Does In-Person Work Matter?

Does In-Person Work Matter?

Cities are coming back to life, but offices are still struggling. In a recent interview, Harvard economist Ed Glaeser shared that, on average, office attendance in the U.S. is "down about 19%, relative to pre-pandemic levels." But some cities are struggling more than others. In New York, office attendance is down 32%. In San Francisco, it's down by more than 50%.

Exactly two years ago, Glaeser and I were on a panel at the University of Zurich with other esteemed urbanists and economists. I then warned that the remote work genie would not go back to the bottle (recording here). And that the significant change of office demand post-pandemic will be in new places — closer to people's homes — and not in traditional CBDs.

Since then, it has become clear that office work will never be the same and that office supply will have to spread into new areas to accommodate employees who don't want a long commute. For example, in New York City, companies are shutting down offices in Manhattan and opening hubs in Brooklyn, within walking distance of where 80% of their employees live.

But what people do in practice is not important. To economists, what matters is what they should do in theory. And just like on that panel two years ago, multiple studies get published to explain why remote work can't work and why companies (and whole economies) must rely on intensive in-person interaction.

A recent example is this talk by MIT economist David Atkin, based on a working paper by Atkin, Keith Chen, and Anton Popov (thank you, Soledad, for sending it to me.

Atkin et al. analyzed mobile phone data to "measure face-to-face interactions (or meetings) between workers at different establishments in Silicon Valley." They then used patent citation data from the firms these workers belong to. In simple terms, they wanted to see whether firms, where employees spent more time interacting in-person with colleagues and employees of other nearby firms, were more likely to generate more patents.

The study also tried to gauge "serendipitous" meetings between people from different companies off-work and see whether these lead to "knowledge spillovers" that generate more innovation.

The researchers found that in-person interactions led to a "substantial increase" in the flow of knowledge (as measured by citation activity). They also found that "serendipitous interactions" with people from nearby firms also had a "sizable" effect on the number of citations generated by the companies involved.

There are a few issues with this study. First and foremost, it is based on data from 2007-to 2019, before Covid kicked off a dramatic shift in the way people work. I also have some methodological concerns about controlling for the fact that large and established companies are more likely to spend money on getting their inventions patented — and also pay more, work less intensively, and have more employees than smaller firms. This means that employees from firms that file more patents are more likely to hang out at a cafe and to (afford to) live and work in an expensive walkable area.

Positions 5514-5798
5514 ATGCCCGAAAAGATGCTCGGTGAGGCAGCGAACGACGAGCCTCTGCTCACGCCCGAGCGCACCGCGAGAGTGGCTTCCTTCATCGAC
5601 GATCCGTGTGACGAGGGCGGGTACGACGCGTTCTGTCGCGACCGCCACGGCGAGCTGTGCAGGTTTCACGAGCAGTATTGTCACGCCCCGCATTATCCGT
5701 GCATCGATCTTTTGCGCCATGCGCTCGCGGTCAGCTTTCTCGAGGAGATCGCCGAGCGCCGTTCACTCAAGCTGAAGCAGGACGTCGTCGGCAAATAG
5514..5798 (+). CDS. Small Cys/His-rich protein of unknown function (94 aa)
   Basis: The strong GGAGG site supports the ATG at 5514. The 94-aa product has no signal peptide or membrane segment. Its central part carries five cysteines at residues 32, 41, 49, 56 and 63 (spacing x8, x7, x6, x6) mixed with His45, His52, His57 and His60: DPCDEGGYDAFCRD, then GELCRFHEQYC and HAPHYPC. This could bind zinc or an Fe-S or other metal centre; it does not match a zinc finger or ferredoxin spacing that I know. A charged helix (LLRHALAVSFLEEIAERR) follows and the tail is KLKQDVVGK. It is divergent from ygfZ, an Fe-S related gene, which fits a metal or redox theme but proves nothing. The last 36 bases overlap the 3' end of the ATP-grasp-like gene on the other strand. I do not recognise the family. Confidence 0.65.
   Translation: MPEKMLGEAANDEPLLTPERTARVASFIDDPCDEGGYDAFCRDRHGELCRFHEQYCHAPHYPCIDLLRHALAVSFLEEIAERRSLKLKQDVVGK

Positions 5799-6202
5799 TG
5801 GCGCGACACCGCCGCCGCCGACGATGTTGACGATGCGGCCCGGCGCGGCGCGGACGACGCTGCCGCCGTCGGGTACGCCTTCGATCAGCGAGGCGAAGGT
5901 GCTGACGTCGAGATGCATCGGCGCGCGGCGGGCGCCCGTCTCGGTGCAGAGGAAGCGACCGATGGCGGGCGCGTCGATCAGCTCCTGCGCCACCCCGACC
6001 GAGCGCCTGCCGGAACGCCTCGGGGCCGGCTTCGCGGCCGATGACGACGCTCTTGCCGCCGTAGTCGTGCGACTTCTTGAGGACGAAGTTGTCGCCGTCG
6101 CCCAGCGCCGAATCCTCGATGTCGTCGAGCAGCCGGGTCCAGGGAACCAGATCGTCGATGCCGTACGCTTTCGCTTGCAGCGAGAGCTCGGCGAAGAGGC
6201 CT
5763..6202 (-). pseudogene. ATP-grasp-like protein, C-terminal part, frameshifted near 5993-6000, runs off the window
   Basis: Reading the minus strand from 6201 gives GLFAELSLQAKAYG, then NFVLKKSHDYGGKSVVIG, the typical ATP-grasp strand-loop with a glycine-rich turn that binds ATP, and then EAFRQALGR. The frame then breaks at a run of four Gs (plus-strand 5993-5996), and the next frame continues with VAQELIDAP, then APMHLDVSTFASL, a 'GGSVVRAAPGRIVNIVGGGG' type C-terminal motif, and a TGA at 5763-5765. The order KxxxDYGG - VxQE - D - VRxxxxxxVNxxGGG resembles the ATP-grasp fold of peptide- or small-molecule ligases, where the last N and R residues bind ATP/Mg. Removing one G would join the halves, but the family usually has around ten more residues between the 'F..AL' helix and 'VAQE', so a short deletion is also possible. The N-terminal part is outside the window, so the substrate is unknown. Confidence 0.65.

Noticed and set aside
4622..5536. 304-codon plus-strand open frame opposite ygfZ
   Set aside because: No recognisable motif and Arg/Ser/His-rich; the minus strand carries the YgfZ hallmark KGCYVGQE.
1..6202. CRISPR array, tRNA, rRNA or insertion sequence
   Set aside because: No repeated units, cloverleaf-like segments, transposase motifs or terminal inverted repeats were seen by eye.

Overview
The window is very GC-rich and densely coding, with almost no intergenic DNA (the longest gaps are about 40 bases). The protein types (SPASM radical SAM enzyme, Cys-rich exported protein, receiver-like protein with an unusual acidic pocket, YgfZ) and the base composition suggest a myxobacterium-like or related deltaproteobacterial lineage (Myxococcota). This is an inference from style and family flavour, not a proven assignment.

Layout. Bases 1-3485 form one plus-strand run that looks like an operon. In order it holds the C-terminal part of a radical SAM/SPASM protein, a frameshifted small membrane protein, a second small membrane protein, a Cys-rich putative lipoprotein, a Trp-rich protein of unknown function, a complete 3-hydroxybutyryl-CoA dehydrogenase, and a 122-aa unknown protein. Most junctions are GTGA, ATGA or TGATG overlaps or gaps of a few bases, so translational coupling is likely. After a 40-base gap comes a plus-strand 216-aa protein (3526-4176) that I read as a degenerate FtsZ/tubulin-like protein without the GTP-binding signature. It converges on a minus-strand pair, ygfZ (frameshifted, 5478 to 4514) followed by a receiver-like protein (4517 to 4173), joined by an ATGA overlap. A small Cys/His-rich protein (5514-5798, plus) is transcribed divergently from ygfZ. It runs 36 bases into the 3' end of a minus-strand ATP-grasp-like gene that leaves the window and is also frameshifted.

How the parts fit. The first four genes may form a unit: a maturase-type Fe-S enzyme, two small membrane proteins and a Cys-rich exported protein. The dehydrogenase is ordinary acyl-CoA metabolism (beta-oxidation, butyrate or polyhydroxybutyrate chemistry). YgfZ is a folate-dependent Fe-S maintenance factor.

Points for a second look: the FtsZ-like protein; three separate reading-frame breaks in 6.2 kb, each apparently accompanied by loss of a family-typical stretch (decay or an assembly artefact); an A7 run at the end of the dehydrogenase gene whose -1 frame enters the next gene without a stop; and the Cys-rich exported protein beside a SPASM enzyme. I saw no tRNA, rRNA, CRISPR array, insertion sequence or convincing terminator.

But the biggest issue with these types of studies is a failure of imagination. Remote work itself might genuinely be less productive than in-person work. But it has other benefits that make it attractive and, ultimately, more effective on the whole.

These include that hiring remotely increases your odds of hiring top performers. And the fact that hiring remotely increases your odds of matching a specialized employee to a specialized task in a way that unlocks significant productivity.

Remote work also has a more profound impact that is not visible in direct comparison with in-person work. Remote work does not mean the same people are doing the same tasks, but somewhere else. Ultimately, it means that the work itself will be done completely differently.

Let's use the media world as an analogy. A study might find that successful video productions are more likely to be created by teams that live and work next to other teams that work in the same industry. At the same time, a TikTok or YouTube video produced by a random person in a small town (or a few remote collaborators) is much less likely to succeed. However, The second production method makes it much cheaper to produce hundreds of different videos and see which one succeeds. So, even if producing videos remotely is less productive, it also enables a much higher output than ultimately might have higher odds of creating a "winner."

Something similar is happening at work. Remote will usher in a more modular labor market, where a larger number of people could interact to create things in ways that will ultimately be more productive.

More on this soon.